Thompson receives $4.29 million for cancer disparities research

Five-year extension of Yakima Valley program expands health promotion efforts to include Hispanic communities in Franklin County
Dr. Beti Thompson
Dr. Beti Thompson's five-year grant will expand the Center's cancer prevention efforts beyond the lower Yakima Valley (Yakima County) to include Hispanic communities in Franklin and, most likely, Benton counties. Center News file photo

Dr. Beti Thompson of the Public Health Sciences Division received a five-year, $4.29 million grant from the National Cancer Institute to extend ongoing research aimed at reducing cancer disparities among Hispanics in the Yakima Valley.

The grant, part of the NCI’s Community Networks Program, builds on five years of previous federal funding and will allow the Hutchinson Center to expand its cancer prevention efforts in Hispanic communities in Yakima County (lower Yakima Valley) to include residents of Franklin County. (The program will most likely also include Benton County.) Total funding for the project to date is $6.77 million.

Launched in spring 2005, the NCI Community Networks Program aims to reduce and eliminate cancer disparities through community-based research, education and training. The goal is to significantly improve access to and use of beneficial cancer interventions in communities experiencing disparities.

“To achieve this goal, we have been working closely with multiple community agencies and organizations in the Yakima Valley to develop and implement effective ways to reduce cancer health disparities experienced by Hispanics living in this rural part of Eastern Washington,” said Thompson, principal investigator on the grant.

Early success with community partners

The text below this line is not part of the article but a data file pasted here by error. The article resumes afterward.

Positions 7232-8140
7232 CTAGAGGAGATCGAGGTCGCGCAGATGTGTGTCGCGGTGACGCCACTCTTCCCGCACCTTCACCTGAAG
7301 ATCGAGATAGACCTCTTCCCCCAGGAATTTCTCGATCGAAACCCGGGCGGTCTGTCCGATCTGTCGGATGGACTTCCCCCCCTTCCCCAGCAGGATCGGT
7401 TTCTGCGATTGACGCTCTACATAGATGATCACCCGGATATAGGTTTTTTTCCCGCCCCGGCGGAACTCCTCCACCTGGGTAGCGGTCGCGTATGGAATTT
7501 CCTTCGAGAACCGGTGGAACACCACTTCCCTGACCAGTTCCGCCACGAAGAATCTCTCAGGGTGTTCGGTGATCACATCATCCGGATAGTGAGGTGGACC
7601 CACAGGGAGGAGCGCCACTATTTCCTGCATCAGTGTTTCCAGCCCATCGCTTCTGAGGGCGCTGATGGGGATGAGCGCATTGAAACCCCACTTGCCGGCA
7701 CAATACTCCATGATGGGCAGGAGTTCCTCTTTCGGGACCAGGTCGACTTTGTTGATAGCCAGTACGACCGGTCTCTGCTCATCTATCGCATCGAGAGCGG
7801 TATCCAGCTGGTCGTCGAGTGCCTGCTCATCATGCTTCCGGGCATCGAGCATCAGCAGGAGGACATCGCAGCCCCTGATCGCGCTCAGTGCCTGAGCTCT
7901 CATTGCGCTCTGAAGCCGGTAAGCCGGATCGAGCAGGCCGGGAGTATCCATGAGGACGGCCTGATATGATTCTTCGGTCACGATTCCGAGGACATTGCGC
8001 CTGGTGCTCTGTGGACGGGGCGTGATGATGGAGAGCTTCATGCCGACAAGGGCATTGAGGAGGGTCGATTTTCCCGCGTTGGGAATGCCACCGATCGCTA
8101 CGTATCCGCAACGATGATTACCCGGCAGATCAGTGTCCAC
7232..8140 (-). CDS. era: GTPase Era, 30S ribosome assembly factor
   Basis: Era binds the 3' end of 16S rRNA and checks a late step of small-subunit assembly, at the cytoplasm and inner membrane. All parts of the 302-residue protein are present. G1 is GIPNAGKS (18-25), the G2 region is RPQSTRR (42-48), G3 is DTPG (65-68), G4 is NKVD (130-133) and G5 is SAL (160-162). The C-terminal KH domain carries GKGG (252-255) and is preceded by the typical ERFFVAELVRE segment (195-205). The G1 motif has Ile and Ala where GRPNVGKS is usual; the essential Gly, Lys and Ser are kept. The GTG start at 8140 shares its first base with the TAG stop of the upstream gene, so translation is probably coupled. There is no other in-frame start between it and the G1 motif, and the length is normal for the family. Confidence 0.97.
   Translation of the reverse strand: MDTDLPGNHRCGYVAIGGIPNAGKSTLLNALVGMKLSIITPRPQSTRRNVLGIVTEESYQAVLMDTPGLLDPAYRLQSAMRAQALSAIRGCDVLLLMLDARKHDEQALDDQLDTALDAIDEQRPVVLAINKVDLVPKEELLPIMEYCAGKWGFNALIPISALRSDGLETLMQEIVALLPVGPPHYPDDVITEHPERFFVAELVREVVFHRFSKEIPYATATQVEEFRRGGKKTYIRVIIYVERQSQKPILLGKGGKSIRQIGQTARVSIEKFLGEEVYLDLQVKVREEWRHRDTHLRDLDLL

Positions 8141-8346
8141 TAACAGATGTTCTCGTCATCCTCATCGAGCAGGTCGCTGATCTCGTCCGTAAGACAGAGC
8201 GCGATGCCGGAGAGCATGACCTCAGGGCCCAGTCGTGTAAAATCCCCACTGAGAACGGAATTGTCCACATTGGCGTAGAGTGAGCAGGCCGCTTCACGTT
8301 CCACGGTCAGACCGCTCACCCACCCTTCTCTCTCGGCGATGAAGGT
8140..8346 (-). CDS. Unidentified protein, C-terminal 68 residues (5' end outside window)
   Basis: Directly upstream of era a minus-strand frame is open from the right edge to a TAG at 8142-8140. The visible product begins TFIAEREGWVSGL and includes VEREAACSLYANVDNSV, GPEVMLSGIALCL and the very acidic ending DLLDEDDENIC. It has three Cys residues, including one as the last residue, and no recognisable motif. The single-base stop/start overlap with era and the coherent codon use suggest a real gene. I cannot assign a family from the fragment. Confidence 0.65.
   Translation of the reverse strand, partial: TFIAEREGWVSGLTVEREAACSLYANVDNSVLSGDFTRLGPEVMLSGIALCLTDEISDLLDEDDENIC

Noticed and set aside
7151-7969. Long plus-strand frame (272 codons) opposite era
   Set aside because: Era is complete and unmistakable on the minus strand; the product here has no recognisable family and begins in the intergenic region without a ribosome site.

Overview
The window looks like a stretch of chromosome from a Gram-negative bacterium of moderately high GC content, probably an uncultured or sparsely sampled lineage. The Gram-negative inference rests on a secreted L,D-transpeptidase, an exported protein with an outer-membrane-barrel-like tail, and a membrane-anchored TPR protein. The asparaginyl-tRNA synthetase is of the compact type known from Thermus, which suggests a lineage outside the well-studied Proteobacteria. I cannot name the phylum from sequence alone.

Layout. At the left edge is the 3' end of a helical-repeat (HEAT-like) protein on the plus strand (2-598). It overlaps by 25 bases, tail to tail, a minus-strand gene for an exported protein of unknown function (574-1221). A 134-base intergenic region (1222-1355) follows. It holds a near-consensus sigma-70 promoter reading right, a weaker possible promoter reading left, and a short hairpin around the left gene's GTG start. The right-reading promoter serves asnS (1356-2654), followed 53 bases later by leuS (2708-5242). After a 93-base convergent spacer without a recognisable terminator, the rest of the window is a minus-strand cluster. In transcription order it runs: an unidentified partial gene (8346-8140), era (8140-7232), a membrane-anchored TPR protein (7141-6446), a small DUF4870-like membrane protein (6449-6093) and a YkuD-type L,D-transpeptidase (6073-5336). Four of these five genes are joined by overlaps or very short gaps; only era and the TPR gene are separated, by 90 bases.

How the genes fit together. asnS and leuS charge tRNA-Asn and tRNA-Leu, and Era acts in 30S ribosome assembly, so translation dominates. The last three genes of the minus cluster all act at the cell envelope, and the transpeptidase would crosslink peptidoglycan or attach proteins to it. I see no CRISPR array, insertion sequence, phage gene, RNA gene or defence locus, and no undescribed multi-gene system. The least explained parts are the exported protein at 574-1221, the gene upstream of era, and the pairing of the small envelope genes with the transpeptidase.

During the last five years, the Center's Community Networks Program, which is based in a field office in Sunnyside, Wash., has built an infrastructure of community partners to promote cancer awareness and education in the Yakima Valley.

Achievements include:

  • Establishing a system to recruit minority students to work on cancer prevention projects

  • Developing community-based research projects to address specific cancer disparities.

“In the past five years our staff has reached more than 25,000 community members through more than 3,500 community education activities,” said Ilda Islas, field operations supervisor for the Sunnyside office. “We also awarded 10 mini grants to fund community-developed cancer prevention projects.” In addition, five junior investigators received training and more than 20 high school students and undergraduates participated as interns and research assistants.

Goals for extension grant

The new Community Networks Program grant will advance the progress made during the last five years in the following key areas: 

  • A randomized clinical trial will assess two different approaches to motivate women to receive cervical cancer screening and assess the use of patient navigators to reduce follow-up time after an abnormal Pap test result.

  • A pilot project will aim to address community requests for culturally specific support for cancer survivors.

  • A community outreach component will conduct a needs assessment and work with the community to develop an education and outreach plan.

  • A training core will help train a new generation of scientists in community-based participatory and scientific research.

The Center will continue to work with a 25-member community advisory board on all aspects of the project, including identifying questions for surveys, developing and implementing intervention strategies, resolving challenging issues and planning for the dissemination of information throughout the community.

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